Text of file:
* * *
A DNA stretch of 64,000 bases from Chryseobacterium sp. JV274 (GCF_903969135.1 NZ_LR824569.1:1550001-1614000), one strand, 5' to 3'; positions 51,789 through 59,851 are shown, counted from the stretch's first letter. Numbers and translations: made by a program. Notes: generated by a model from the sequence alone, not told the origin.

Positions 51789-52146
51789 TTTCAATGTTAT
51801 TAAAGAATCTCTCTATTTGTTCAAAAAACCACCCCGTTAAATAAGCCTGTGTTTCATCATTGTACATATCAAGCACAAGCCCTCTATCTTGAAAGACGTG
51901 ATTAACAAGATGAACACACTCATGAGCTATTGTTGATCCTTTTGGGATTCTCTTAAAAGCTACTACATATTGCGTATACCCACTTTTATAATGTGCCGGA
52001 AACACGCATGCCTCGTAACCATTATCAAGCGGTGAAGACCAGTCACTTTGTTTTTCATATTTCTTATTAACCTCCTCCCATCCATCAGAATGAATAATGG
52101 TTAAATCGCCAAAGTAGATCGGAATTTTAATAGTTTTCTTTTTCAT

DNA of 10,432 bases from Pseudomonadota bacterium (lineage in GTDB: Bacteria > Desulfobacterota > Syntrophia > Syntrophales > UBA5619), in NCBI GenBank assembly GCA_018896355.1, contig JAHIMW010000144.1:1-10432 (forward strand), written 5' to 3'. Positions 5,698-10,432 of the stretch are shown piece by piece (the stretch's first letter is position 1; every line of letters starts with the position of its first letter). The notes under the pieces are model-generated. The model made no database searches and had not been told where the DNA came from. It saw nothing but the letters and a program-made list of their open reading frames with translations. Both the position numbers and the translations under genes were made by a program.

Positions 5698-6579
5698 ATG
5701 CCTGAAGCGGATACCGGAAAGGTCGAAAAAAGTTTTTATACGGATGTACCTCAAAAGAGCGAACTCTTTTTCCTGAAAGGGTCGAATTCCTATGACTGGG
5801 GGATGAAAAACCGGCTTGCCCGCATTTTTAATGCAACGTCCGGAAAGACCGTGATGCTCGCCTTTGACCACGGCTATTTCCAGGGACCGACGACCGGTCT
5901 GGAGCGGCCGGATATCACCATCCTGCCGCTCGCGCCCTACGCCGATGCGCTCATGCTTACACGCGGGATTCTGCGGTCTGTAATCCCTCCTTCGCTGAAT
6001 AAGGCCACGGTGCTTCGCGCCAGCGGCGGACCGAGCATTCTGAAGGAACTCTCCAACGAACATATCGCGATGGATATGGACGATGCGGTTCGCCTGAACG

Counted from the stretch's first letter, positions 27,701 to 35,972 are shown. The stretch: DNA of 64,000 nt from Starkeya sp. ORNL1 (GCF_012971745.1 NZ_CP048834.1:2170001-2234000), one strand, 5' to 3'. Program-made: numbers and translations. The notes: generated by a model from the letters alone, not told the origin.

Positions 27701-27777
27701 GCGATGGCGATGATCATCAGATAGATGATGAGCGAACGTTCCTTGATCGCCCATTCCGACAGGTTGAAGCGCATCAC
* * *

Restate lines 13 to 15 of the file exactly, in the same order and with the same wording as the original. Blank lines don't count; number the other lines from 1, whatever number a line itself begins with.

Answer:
5901 GGAGCGGCCGGATATCACCATCCTGCCGCTCGCGCCCTACGCCGATGCGCTCATGCTTACACGCGGGATTCTGCGGTCTGTAATCCCTCCTTCGCTGAAT
6001 AAGGCCACGGTGCTTCGCGCCAGCGGCGGACCGAGCATTCTGAAGGAACTCTCCAACGAACATATCGCGATGGATATGGACGATGCGGTTCGCCTGAACG

Counted from the stretch's first letter, positions 27,701 to 35,972 are shown. The stretch: DNA of 64,000 nt from Starkeya sp. ORNL1 (GCF_012971745.1 NZ_CP048834.1:2170001-2234000), one strand, 5' to 3'. Program-made: numbers and translations. The notes: generated by a model from the letters alone, not told the origin.